Chavey Lake and its big rainbows lay lovely and calm when we arrived in the early afternoon. A few rise rings appeared as the small grayling pursued a hatch of very tiny mayflies. It was hard not to just jump in for a swim with all of them. Instead we quickly unloaded the food into the fridge, pumped up the tubes, donned the waders, readied the rods and launched.
Rebecca was an experienced tuber, but Karen was just learning how to navigate one. It only took a few minutes, however, and she was paddling like a pro. The fish-catching commenced shortly thereafter by both of them. It was as though the fish had been waiting for us ever since ice-out because they were so eager. It was wonderful to have them cooperate just the way they always have. Some hit the flies like a tank, and others tried faking us out to believe that they were smaller fish by a very delicate take. It really didn’t matter because the battle was always the same.
Big lake rainbows usually react to being hooked by heading straight for the bottom, stubbornly holding there against our efforts to bring them to the surface. It’s always a “wow” when we do as we marvel over and over again about their size and strength. Hefty 26-28 inch fish really show us what they’re made of and we net and release them very carefully.
Smaller fish in the 16-20 inch category give us just as good a fight, although they often do it closer to the surface where we can see their shiny flanks clearly enough to describe the brilliant red stripe along their side.
After a while both we and the fish settle down for an afternoon of catching and releasing to our heart’s content. From time to time we are pleasantly surprised by finding a lovely Arctic grayling at the end of the line instead of a trout. Residents of the lake before the rainbows were planted there, the grayling enjoy the treat of being fed, just like their larger cousins do, and grow fat and sassy on the easy pickings.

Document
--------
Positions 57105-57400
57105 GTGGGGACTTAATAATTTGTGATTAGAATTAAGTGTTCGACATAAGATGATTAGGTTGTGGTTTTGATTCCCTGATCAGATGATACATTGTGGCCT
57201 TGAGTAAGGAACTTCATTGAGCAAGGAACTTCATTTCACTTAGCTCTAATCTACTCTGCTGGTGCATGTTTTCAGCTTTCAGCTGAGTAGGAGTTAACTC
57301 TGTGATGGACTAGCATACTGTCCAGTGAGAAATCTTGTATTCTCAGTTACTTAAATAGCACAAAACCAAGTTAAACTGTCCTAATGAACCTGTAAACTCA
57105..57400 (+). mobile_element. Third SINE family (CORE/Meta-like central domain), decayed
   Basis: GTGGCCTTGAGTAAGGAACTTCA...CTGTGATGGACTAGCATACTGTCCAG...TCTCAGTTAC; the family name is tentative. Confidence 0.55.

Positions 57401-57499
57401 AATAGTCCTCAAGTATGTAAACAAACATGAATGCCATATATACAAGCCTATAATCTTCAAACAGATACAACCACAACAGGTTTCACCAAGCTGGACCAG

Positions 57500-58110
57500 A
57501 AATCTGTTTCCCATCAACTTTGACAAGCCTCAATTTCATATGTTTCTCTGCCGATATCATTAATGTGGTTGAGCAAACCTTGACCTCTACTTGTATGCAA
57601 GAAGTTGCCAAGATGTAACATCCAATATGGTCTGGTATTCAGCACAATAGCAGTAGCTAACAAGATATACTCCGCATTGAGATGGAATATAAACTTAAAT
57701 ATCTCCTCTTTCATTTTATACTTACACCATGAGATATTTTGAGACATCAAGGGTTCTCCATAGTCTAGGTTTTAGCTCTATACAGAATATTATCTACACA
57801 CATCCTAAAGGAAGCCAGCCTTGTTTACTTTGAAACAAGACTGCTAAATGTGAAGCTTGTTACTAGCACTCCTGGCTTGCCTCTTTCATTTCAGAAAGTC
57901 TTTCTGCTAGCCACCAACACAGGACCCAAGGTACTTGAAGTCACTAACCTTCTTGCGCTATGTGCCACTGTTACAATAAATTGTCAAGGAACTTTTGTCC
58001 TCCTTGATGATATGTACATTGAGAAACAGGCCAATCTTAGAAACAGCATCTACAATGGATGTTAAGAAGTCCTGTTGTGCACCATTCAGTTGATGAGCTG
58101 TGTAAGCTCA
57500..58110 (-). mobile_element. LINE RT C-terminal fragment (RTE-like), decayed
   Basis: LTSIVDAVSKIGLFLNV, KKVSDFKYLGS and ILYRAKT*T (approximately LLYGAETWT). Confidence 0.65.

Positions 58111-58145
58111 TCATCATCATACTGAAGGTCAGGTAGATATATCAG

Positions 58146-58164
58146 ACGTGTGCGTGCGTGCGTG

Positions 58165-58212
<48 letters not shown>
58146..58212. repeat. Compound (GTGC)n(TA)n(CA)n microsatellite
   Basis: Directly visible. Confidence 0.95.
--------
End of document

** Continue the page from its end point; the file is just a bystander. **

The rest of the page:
Both Karen and Rebecca had a great time trying out different flies in different parts of the lake until dinner time when we reluctantly beached the tubes and stripped off the waders. Then we enjoyed a baked chicken dinner with a glass of wine, and headed to bed even though it never turned really dark in the typical Alaska summer.
The next two days we caught and released dozens and dozens of fish on many different fly patterns. Observing the fish in their underwater feeding we could see that they were often following bugs headed toward the surface, and I showed Karen how to strip in her line at an up-ward angle so as to mimic the emerging bug, and she had a great time watching fish after fish following the fly upwards before grabbing it.
We also re-learned the lesson that the big fish still eat tiny morsels just as their smaller buddies do and found ourselves hooking huge fish with a tiny nymph meant for the smaller fish and the grayling.
We hiked over to a small creek after dinner on night with one of the guides and had some fun throwing dry flies at the grayling that lived there, and In the middle of the trip we took our regular drive over to Bruskana Creek to fish for river grayling and enjoy the scenery on the west end of the Denali Hiway. Fishing was rather slow there, but we caught a few and had a nice hike along the river before turning back for dinner at one of the charming restaurants that line the Parks Hiway as it approaches Denali National Park.
The wind and rain greeted us on our last day, and we were little slower in getting going, but, the fish waited patiently for us and hit the flies right away. For a while, orange was the color they wanted, but it wasn’t long until they reverted to the usual colors of olive, black and tan on both nymphs and small streamers. Rebecca started experimenting with different flies and found a small, bright chartreuse streamer in one of her boxes that turned the fish on for a while too.
I think we could all have just paddled and caught fish forever on Chavey lake, but the trip was over all too soon. We’ll definitely be back!